NEIBA Question of the Week #17
The NEIBA Board members are starting a Question of the Week on the NEIBA Group at Yahoo! Groups (our Listserv). The goal is to share everyone’s common knowledge about bookselling or anything related to independent bookstores. It is our hope that after the Board has run through with their questions other members will continue the asking.
This week’s question is:
Hope everyone’s July is off to a rocking start. We are doing a few large off site events this month and wondering how one responds to people wanting to come to the event bringing their own books purchased somewhere else. Our tickets include the new book but some people have asked about coming either with their own book (sometimes saying that they purchased it on Amazon) or bring the author’s backlist which they bought a few years back. We hate to turn people away or even reprice the ticket without the books since the whole point is to sell books at the event.
Any feedback is appreciated.
Thanks – Annie, Bank Square
Michael Herrmann, Gibson’s Bookstore
That is an EXCELLENT question. It’s hard to establish a firm policy. But for larger events that we have offsite, like you, we have started to have one of the author’s new books included in the price of the first ticket they buy. If they buy more than one ticket, they don’t have to buy more books. But we figure that if folks want to see a famous author at an event we have organized, then they –either a family or a small group of friends–should be willing to buy at least one book from us. It’s all we ask. Then they can bring whatever else from home they likeundefinedor buy other titles from us at the event, which of course is our preference..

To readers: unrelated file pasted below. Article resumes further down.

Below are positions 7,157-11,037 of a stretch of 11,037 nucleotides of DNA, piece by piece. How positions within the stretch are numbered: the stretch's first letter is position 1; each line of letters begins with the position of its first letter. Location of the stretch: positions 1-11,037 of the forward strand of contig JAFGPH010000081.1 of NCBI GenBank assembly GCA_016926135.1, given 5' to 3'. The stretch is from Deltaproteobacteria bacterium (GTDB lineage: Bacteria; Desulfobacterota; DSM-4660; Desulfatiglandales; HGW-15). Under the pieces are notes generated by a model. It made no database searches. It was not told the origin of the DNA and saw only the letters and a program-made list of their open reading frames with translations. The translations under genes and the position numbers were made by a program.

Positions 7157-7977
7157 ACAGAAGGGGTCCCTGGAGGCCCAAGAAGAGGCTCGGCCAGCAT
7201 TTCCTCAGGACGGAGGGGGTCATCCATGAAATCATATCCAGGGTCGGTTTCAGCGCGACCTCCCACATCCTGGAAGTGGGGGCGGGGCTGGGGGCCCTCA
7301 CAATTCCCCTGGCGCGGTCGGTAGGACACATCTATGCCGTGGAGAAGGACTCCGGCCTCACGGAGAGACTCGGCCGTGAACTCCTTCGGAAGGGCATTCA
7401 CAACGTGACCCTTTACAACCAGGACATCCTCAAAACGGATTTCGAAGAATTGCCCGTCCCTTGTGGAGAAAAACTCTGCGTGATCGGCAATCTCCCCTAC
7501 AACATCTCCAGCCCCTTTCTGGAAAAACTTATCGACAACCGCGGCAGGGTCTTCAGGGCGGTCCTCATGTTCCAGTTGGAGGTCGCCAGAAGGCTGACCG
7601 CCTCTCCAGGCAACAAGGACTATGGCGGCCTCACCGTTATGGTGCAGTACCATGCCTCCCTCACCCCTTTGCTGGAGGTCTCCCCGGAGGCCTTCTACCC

We only had one group of people complain publicly about this at our last major event. Our of six people who wanted to come see a major author at an offsite event, not one wanted to buy the book from us. Two were Kindle users, two were library users, and two wanted to buy the book at Walmart and come anyway. They complained via Facebook to the author, who then opened up a very productive and respectful dialogue with us. We stood firm and the author was convinced. She was sorry to disappoint her readers but she understood the dynamics of the event, and she ended up thinking the complainers were being unreasonable.
Whatever policy you have, it has to be based on the idea that the sponsoring bookstore is adding value to the eventundefinednot least for organizing it in the first place!– and deserves compensation. The policy is a message to the public and a commitment to the publisher that we want to sell as many of their books as we can.
Discounters are free riders in so many ways. We don’t need to give them another one!
Kathryn Fabiani, RJ Julia Booksellers
Annie – when the book is included in the ticket, and an attendee does not want the book from us, we give them a gift card for the book amount so they can buy something else from us some day. Or we suggest (in a very nice way) that they can give the extra book as a gift to a friend….
Becky Dayton, Vermont Book Shop
I would tell people that the price of admission includes a book, and that they may bring up to two others to be signed if they wish. If they argue, just repeat, “the price of admission includes a book.” They can certainly choose to give it away if they’ve already got a copy for themselves.